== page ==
Capital ẞ

Not to be confused with its lowercase form, ß, the Latin letter B, or the Greek letter β (beta).
Capital sharp s (ẞ)

Capital sharp s () is the constructed "majuscule" of eszett (also called sharp s). Sharp s is unique among the letters of the Latin alphabet in that it had no traditional upper case. That is because it never occurs word-initially in German text, and German printing, which used blackletter, never used all-caps. In all-caps, traditional spelling rules required the replacement of ß with SS.[1][2][3] However, in 2010, the use of the capital became mandatory in official documentation in Germany for geographical names written in all-caps.[4][5]


An upper case ß in the 1957 Duden of Leipzig
Upper case ß on the cover of Signa magazine

There have been repeated attempts to introduce a majuscule ß. Such letterforms can be found in some old German books dating back to the late 19th century and some later signage and product design. One of the best known examples is the East German 1957 Duden.

Inclusion in Universal Character Set

A proposal by Andreas Stötzner to the Unicode Consortium for the inclusion of capital double s[6] in the Universal Character Set was rejected in 2004, on the basis that capital ß is a typographical issue and so is not suitable for character encoding. A reworked version of Stötzner's proposal was submitted on 25 April 2007 by DIN.[7] The proposal suggested the Unicode name LATIN CAPITAL LETTER SHARP S. The proposal was adopted and the character was added as Unicode character "ẞ" U+1E9E LATIN CAPITAL LETTER SHARP S[8] when Unicode 5.1 was released on 4 April 2008.

Support in computer operating systems

In Microsoft Windows, the Capital Sharp S has been included in system fonts such as Arial, Times New Roman, Courier New, Consolas, Georgia, Segoe UI, Tahoma and Verdana since Windows 7. On Mac OS X 10.6 and 10.7, only one Apple font includes it, Geneva Regular. Depending on the software, the fallback mechanism will likely show the font from a different typeface such as Arial. It has not yet been officially supported on Apple iOS.

Glyph designs

A number of designs have been proposed for the Versal-Eszett, all based on the origins of the lowercase ß as a ligature of a long s and a round z but with the principles applied to the design of uppercase, not lowercase, letters.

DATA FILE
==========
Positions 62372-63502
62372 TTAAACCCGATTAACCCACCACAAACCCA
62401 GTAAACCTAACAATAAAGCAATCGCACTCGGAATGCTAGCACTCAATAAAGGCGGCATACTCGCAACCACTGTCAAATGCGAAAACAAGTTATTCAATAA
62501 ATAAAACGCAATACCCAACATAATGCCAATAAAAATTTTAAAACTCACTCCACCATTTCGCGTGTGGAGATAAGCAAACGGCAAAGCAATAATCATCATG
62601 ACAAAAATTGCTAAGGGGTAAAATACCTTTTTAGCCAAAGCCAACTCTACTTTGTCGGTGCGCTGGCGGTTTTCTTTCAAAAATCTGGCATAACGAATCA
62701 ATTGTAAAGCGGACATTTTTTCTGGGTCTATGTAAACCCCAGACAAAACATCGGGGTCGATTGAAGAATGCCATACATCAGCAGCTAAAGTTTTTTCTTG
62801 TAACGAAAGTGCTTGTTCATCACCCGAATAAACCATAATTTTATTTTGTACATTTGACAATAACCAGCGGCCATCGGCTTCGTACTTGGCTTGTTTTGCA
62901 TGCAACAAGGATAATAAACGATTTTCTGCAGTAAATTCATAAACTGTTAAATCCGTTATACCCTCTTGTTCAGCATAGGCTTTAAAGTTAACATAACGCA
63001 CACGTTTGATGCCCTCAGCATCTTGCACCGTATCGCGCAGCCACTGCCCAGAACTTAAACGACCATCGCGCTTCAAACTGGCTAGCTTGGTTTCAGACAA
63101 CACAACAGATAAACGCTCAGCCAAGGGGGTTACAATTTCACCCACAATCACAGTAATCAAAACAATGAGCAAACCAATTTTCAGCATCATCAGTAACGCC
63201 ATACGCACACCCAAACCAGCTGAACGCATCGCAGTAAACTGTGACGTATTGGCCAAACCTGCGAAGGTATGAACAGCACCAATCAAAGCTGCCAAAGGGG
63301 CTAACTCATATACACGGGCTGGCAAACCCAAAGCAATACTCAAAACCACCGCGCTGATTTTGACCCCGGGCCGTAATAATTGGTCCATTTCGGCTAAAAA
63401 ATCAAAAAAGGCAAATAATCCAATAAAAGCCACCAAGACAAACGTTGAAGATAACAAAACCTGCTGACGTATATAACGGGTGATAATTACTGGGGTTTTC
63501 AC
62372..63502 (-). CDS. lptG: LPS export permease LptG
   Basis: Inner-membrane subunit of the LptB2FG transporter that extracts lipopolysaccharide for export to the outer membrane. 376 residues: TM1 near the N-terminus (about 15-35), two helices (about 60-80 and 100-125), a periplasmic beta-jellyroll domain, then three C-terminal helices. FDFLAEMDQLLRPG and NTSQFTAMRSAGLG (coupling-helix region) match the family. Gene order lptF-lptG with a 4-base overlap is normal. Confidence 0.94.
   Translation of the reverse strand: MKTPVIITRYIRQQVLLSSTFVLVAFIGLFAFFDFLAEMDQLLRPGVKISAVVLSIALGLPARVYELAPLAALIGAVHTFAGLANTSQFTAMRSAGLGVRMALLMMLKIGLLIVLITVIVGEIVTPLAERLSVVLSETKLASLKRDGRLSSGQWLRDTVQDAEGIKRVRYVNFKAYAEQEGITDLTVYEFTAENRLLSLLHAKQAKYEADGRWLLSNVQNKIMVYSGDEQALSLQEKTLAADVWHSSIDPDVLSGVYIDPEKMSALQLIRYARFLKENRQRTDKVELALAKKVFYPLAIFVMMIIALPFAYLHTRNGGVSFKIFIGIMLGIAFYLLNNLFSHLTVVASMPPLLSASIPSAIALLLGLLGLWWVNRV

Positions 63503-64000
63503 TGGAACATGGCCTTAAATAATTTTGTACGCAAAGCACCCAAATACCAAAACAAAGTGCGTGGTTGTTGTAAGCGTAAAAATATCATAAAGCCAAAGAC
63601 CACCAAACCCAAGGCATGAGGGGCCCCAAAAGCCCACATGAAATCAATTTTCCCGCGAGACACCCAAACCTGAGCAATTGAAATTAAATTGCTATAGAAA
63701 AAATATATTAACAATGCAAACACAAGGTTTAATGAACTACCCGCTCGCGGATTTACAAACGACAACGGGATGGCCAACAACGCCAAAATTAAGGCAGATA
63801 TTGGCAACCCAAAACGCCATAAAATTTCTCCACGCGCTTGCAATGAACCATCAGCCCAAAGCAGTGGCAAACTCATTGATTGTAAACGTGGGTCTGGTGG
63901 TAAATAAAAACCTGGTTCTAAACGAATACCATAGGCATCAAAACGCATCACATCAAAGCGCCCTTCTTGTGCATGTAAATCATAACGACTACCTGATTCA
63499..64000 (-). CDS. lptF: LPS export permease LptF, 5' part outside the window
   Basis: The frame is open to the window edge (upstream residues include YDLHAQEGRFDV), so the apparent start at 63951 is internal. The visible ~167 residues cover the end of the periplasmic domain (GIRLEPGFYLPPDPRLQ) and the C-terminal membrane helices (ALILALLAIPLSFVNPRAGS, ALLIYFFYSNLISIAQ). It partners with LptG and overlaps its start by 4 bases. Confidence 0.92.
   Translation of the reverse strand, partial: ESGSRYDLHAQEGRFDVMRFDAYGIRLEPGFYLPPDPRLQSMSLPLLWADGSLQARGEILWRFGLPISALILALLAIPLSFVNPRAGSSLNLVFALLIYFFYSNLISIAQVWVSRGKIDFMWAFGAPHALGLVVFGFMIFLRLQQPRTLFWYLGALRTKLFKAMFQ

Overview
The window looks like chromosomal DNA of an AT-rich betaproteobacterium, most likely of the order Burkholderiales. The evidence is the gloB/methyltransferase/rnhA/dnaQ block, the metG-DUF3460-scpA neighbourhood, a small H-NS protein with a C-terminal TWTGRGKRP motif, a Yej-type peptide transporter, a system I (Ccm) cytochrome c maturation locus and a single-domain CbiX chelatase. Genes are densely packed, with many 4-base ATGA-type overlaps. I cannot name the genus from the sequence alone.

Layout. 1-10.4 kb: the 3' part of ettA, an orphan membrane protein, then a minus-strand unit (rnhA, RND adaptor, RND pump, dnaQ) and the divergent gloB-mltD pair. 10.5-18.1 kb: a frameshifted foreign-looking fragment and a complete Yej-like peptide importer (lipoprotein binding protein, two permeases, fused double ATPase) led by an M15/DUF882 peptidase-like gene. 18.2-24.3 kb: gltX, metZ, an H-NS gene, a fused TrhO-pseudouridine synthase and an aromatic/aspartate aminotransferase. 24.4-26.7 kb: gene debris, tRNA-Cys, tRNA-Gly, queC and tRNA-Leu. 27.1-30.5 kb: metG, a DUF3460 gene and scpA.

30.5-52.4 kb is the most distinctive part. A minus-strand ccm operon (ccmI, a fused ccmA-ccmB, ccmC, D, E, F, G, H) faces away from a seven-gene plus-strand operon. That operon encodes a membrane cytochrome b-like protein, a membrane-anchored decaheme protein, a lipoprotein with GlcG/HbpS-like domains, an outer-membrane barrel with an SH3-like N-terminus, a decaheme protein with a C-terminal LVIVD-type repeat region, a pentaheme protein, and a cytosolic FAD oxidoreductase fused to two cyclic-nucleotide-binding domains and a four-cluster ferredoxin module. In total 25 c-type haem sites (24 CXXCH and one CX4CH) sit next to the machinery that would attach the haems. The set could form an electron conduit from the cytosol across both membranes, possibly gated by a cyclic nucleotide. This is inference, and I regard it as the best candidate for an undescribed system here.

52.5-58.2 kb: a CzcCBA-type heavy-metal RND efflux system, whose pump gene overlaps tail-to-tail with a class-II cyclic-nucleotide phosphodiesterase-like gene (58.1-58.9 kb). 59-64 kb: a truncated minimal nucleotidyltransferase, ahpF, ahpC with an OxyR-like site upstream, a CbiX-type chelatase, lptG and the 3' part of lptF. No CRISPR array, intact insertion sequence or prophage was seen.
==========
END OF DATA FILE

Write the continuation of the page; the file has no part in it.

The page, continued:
The most common is the design used on the cover of Signa magazine, which joins an ascender made from an inverted capital U to an ezh-like partial capital letter Z. Another similar design uses the ascender of a capital letter F instead of the inverted U ascender. A radically different design that still reflects the same typographic history consists of two capital letters S, joined by a short stroke at the top to form a ligature.

As of April 2008, typographers have yet to agree on a standard form for the letter capital ẞ, as they did in 1903 when an association of German printers and type foundries agreed on the "Sulzbacher Form" as standard for the lowercase ß.


  1. Institut für Deutsche Sprache. "Empfehlungen des Rats für deutsche Rechtschreibung, Teil 1: Regeln und Wörterverzeichnis" [Recommendations of the Council for German Orthography, Part 1: Rules and List of Words] (PDF) (in German). Archived from the original (PDF) on January 25, 2012. Retrieved 2012-02-09. Steht der Buchstabe ß nicht zur Verfügung, so schreibt man ss.. . . Bei Schreibung mit Großbuchstaben schreibt man SS, zum Beispiel: Straße – STRASSE
  2. Siever, Jörn (28 June 2002). "1.1.3 Sonderbuchstabe B". Standiger Ausschuss fur geographische Namen (StAGN) Empfehlungen und Hinweise fur die Schreibweise geographischer Namen fur Herausgeber von Landkarten und anderen Veroffentlichungen [Toponymic Guidelines for Map Editors and Other Editors. Federal Republic of Germany - Fourth Edition] (PDF). Eighth United Nations Conference on the Standardization of Geographical Names (4. Ausgabe [Fourth edition] ed.). Frankfurt, Berlin. Archived from the original (PDF) on 2015-12-26.
  3. "2.3 Besonderheiten bei [s]". Regeln und Wörterverzeichnis Entsprechend den Empfehlungen des Rats für deutsche Rechtschreibung [Rules and Glossary in accordance with the Recommendations of the Council for German Orthography] (PDF) (Report) (in German). Teil I Regeln (Überarbeitete Fassung des amtlichen Regelwerks 2004 [Revised version of the official 2004 Guideline] ed.). Mannheim: Rat für deutsche Rechtschreibung. 2006. Archived from the original (PDF) on February 17, 2016.
  4. (German) Empfehlungen und Hinweise für die Schreibweise geographischer Namen, 5. Ausgabe 2010
  5. Siever, Jörn (2010). "1.1.3 Sonderbuchstabe ß ß". Standiger Ausschuss fur geographische Namen (StAGN) Empfehlungen und Hinweise für die Schreibweise geographischer Namen für Herausgeber von Kartenwerken und anderen Veröffentlichungen für den internationalen Gebrauch [Toponymic Guidelines for map and other editors for international use] (PDF) (Report) (5. überarbeitete Ausgabe [Fifth revised] ed.). Frankfurt: Geschäftsstelle des StAGN im Bundesamt für Kartographie und Geodäsie. Archived from the original (PDF) on 2015-12-27.
  6. "Proposal to encode Latin Capital Letter Double S (rejected)" (PDF). Retrieved 2014-01-30.
  7. "DIN_29.1_SCHARF_S_1.3_E" (PDF). Retrieved 2014-01-30.
  8. "Unicode chart" (PDF). Retrieved 2014-01-30.


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